The Tech - Online EditionMIT's oldest and largest
newspaper & the first
newspaper published
on the web
Boston Weather: 47.0°F | A Few Clouds
Article Tools

Myanmar struggled Monday to recover from a cyclone that killed more than 3,900 people and perhaps as many as 10,000, while its military leaders proceeded with a constitutional referendum on Saturday that would cement their grip on power.

If these numbers are accurate, the death toll would be the highest from a natural disaster in Asia since the tsunami of December 2004, which devastated coastlines along Indonesia, Thailand and other parts of South Asia and claimed 181,000 lives.

Tens of thousands of people were homeless after the cyclone, and food and water were running short.

“Stories get worse by the hour,” one Yangon resident, who did not want to be identified for fear of government retribution, reported in an e-mail message. “No drinking water in many areas, still no power. Houses completely disappeared. Refugees scavenging for food in poorer areas. Roofing, building supplies, tools — all are scarce and prices skyrocketing on everything.”

Officials said they would open the doors of their closed and tightly controlled nation to international relief groups. So far, most foreigners and all foreign journalists have been barred from entering the country.

They also said the controversial referendum would proceed. “It’s only a few days left before the coming referendum and people are eager to cast their vote,” an official statement said Monday.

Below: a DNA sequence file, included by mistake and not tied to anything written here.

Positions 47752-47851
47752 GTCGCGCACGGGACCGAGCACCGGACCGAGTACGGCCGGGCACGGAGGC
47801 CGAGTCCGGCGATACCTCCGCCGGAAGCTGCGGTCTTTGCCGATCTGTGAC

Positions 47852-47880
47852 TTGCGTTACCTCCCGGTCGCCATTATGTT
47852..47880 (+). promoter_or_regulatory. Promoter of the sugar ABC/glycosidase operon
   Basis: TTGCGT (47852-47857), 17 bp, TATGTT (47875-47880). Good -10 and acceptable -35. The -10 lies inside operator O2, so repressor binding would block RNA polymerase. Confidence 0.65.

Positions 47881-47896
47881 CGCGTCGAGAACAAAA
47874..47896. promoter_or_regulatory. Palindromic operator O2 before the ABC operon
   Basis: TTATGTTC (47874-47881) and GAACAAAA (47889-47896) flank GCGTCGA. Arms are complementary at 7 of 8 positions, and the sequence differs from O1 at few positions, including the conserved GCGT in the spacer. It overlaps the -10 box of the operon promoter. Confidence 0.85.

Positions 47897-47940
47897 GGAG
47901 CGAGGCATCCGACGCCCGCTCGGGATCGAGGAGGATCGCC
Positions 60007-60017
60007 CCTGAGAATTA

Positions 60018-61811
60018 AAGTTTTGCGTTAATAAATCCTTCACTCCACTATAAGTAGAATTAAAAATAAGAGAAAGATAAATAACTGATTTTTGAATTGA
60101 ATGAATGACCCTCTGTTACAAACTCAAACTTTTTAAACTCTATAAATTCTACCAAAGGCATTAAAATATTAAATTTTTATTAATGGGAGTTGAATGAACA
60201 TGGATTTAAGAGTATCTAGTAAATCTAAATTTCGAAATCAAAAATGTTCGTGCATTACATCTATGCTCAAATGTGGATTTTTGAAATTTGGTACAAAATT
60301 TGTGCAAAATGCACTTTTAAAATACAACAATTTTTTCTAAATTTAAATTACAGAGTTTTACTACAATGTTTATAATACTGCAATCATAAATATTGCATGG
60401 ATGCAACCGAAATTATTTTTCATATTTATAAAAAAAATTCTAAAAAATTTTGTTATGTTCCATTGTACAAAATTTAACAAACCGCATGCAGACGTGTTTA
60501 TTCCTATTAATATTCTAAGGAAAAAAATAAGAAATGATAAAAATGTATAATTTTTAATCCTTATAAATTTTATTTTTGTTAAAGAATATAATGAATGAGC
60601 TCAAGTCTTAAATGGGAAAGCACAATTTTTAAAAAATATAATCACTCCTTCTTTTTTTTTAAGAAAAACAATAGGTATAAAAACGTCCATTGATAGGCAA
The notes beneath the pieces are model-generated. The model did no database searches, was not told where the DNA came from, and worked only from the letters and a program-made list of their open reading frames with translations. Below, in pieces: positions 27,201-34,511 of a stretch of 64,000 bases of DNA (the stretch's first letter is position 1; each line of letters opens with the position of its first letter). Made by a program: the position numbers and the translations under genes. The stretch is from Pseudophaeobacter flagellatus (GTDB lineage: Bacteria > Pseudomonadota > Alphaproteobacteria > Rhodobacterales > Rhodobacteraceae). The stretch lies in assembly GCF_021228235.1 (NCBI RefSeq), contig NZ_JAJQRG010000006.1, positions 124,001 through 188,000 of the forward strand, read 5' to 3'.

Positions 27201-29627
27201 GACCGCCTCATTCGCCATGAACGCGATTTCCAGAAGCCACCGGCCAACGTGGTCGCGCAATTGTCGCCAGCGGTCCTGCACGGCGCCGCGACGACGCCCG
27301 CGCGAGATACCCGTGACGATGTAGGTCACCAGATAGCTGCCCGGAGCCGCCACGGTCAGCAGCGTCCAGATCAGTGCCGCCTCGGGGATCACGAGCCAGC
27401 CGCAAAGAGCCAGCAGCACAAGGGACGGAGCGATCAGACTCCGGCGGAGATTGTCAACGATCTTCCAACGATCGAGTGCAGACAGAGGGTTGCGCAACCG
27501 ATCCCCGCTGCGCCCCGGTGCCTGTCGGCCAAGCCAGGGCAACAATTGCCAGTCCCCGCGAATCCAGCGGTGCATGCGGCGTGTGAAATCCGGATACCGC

But witnesses and residents said the military had been slow to respond to the devastation of the cyclone and some suggested that the government’s performance could affect the vote in the referendum.

Residents said that they were being pressured to vote “yes” and that riot police officers had been patrolling the streets before the cyclone in a show of force that was more visible than their relief efforts afterward.

Nine months ago, security forces had fired into crowds to disperse huge pro-democracy demonstrations led by monks killing dozens of people, and in the months since the government has carried out a campaign of arrests and intimidation.

State-owned television had reported early Monday that 3,934 people had died in Cyclone Nargis, which swept through the Irrawaddy Delta and the country’s main city, Yangon, early Saturday. The broadcast said nearly 3,000 were missing, all of them from a single town, Bogalay.

That report was followed by a briefing at which three Cabinet ministers told diplomats and U.N. officials that the death toll could reach 10,000 people in the delta region, an area that is home to nearly half the nation’s 48 million people, according to Richard Horsey, a spokesman for the U.N. disaster response office in Bangkok.

That estimate represents a dramatic increase over the government’s initial estimate on Sunday of 351 people killed.

“What is clear is that we are dealing with a major emergency situation, and the priority needs now are shelter and clean drinking water,” Horsey said.

A spokesman for the World Food Program said the government of Myanmar, which severely restricts the movements and activities of foreign groups, had given the U.N. permission to send in emergency aid.